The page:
Another term, this one completely new to me I encountered is LASPE RATE.
The lapse rate is defined as the rate at which atmospheric temperature decreases with an increase in altitude. The terminology arises from the word lapse in the sense of a decrease or decline. It is most often applied to Earth's troposphere.
If the temperature gradient (laspe rate) is strong enough, temperature advection will increase, driving more vertical motion. This increases the overall strength of the system. Shearwise updrafts are the most important factor in determining cyclonic growth and strength.
Translation: It is important to have cold air at a low altitude above the warm water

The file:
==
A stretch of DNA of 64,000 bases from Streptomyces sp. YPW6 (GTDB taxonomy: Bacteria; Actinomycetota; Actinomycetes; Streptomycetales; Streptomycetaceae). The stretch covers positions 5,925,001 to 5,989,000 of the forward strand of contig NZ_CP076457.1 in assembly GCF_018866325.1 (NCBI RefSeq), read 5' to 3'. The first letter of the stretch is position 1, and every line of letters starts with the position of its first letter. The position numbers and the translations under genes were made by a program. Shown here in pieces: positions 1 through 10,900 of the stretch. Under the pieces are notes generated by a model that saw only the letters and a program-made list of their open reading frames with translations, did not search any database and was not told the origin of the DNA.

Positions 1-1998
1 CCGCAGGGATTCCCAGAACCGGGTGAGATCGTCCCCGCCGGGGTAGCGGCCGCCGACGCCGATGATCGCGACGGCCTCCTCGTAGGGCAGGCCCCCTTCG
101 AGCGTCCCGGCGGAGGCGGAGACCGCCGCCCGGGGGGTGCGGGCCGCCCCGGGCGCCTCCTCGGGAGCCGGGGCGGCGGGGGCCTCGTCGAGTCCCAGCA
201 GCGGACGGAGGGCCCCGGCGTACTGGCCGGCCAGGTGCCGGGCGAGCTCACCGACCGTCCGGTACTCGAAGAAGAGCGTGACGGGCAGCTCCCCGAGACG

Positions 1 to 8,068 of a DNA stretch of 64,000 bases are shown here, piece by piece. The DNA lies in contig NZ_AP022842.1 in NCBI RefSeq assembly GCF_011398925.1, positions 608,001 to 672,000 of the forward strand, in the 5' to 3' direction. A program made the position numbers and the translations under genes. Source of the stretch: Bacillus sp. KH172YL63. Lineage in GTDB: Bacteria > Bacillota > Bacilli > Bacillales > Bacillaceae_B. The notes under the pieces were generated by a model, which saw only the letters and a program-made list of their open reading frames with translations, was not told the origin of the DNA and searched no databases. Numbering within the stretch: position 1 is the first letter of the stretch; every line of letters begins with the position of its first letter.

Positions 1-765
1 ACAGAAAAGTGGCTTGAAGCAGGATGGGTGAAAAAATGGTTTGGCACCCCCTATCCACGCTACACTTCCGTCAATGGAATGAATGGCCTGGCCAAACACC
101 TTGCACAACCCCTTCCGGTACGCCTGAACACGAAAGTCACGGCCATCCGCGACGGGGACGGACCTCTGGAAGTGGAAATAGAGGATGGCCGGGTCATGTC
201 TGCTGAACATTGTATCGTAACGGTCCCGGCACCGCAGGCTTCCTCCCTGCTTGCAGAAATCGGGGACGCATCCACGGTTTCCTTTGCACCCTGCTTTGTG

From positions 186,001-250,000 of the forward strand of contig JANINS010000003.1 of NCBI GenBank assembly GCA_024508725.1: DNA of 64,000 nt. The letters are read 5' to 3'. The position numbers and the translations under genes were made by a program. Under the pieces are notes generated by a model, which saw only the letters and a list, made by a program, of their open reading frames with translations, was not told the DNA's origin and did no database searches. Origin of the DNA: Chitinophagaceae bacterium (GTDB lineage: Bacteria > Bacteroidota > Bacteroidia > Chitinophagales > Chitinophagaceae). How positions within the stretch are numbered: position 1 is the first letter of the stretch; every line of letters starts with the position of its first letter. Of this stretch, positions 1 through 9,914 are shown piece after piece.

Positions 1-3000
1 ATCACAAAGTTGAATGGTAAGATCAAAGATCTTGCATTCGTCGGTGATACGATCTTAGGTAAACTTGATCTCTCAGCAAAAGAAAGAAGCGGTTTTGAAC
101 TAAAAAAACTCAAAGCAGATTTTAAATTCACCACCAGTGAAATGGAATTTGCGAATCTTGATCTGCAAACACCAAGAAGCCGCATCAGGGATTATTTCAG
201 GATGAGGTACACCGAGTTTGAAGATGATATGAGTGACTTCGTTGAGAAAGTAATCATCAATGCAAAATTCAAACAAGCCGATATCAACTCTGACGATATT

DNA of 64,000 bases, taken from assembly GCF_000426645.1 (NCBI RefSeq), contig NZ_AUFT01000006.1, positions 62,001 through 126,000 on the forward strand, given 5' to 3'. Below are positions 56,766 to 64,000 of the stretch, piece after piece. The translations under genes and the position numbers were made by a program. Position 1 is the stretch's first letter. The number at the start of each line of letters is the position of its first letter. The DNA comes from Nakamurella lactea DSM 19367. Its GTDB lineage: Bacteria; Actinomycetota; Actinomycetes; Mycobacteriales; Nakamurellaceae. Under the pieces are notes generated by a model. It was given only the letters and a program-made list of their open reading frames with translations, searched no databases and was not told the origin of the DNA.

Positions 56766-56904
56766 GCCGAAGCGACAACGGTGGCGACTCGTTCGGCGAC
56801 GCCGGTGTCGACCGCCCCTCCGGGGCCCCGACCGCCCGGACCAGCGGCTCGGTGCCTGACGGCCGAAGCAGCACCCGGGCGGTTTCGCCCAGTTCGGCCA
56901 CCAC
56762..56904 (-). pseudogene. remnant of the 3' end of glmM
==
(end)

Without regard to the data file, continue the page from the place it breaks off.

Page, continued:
. This drives large volumes of air to quickly travel upward.
When the moisture condenses at low altitude it releases the latent heat of evaporation and this is the energy said to feed the cyclone.
When air is warm above warm water
there is no condensation
until very high in the atmosphere. At some point the condensation
occurs too high up for the feedback loop to begin.
Therefore it is my conclusion that a lack of storms isn't a sign that the Pacific water is suddenly much colder. Instead it is more likely the air temperature above the water is higher and LASPE RATE is low.
We as sailors know to recognize a high LASPE RATE. Very low heavy dark clouds is a good indication of trouble.